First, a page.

Environment/consumerism (The Lorax, Wall-E )
Conflict diamond trade/child soldiers (Blood Diamond)
Social control/Media ethics (The Truman Show)
Nuclear war (The Sum of All Fears, Terminator 2)
Slavery (Amazing Grace, Amistad)
The Holocaust (Schindler’s List, Life is beautiful)

So as parents and Christian leaders, we can wisely select and use some of them to guide and explore such issues with our children or cell groups for group conversation. A movie study may keep more people interested than a book study, right?

To do this effectively, we need to ask the right questions. In almost any movie, the story of the main character(s) is an argument for a way of living or a world view in the form of a drama. Something is lost and needs redemption: But, how? As the hero changes his attitude or assumptions about the world through his experiences in the ‘reel’ world, so we see what the filmmakers are trying to persuade us about how we see the real world.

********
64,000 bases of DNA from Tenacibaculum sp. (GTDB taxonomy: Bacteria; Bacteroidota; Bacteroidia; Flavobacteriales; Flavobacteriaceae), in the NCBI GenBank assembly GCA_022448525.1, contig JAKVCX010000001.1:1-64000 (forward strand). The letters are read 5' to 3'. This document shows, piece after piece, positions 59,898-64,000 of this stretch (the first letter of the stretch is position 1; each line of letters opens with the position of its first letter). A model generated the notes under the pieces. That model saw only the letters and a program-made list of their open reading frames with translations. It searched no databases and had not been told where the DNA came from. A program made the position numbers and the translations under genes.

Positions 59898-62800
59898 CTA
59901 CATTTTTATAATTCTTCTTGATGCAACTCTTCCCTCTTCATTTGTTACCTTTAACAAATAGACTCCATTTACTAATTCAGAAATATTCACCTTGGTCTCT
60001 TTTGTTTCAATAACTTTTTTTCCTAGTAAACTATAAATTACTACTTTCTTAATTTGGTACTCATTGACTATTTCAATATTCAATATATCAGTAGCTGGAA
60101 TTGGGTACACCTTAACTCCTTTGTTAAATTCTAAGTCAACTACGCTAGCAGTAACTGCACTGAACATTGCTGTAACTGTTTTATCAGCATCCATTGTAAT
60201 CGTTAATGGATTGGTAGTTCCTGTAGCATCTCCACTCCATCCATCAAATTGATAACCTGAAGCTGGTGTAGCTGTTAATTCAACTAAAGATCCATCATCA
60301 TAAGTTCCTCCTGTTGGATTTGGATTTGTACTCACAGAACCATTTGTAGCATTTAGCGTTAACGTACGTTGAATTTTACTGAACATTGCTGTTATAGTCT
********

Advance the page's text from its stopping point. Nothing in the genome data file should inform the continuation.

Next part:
When watching a movie, ask yourself,
·                      “What is the character flaw or problems of the hero at the beginning?”
·                      “What makes him change his mind in the story about the way he sees the world?”
·                      “What does he learn about the way life ought or ought not be lived?”
·                      “What is different about the way he sees the world at the end from the way he sees it at the beginning?” (Brian Godawa, “Hollywood Worldviews”)

This could be a good way to start a conversation. Asking such questions and offering answers biblically help us to apply and connect our Christian beliefs both in the ‘reel’ world as well as the real world.